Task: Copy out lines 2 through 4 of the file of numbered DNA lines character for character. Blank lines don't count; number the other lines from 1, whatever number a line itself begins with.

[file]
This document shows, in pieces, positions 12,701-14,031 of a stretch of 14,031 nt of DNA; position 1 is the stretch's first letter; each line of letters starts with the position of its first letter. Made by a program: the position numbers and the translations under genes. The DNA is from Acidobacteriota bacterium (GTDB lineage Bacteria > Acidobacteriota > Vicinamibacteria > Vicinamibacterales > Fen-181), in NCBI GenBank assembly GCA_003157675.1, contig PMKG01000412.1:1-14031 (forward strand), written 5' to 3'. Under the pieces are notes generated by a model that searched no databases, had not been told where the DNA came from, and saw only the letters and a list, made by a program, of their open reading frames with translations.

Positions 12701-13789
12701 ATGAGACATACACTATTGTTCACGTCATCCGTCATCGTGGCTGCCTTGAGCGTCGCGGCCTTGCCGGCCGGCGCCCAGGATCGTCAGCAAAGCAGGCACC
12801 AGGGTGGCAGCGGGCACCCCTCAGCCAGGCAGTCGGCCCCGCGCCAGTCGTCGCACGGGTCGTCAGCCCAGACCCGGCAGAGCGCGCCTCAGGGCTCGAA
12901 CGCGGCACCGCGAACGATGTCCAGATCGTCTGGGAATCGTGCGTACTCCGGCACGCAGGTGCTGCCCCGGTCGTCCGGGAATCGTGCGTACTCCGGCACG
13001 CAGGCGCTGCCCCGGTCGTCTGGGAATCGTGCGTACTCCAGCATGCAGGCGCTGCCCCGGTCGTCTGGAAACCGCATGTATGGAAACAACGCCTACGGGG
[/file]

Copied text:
Positions 12701-13789
12701 ATGAGACATACACTATTGTTCACGTCATCCGTCATCGTGGCTGCCTTGAGCGTCGCGGCCTTGCCGGCCGGCGCCCAGGATCGTCAGCAAAGCAGGCACC
12801 AGGGTGGCAGCGGGCACCCCTCAGCCAGGCAGTCGGCCCCGCGCCAGTCGTCGCACGGGTCGTCAGCCCAGACCCGGCAGAGCGCGCCTCAGGGCTCGAA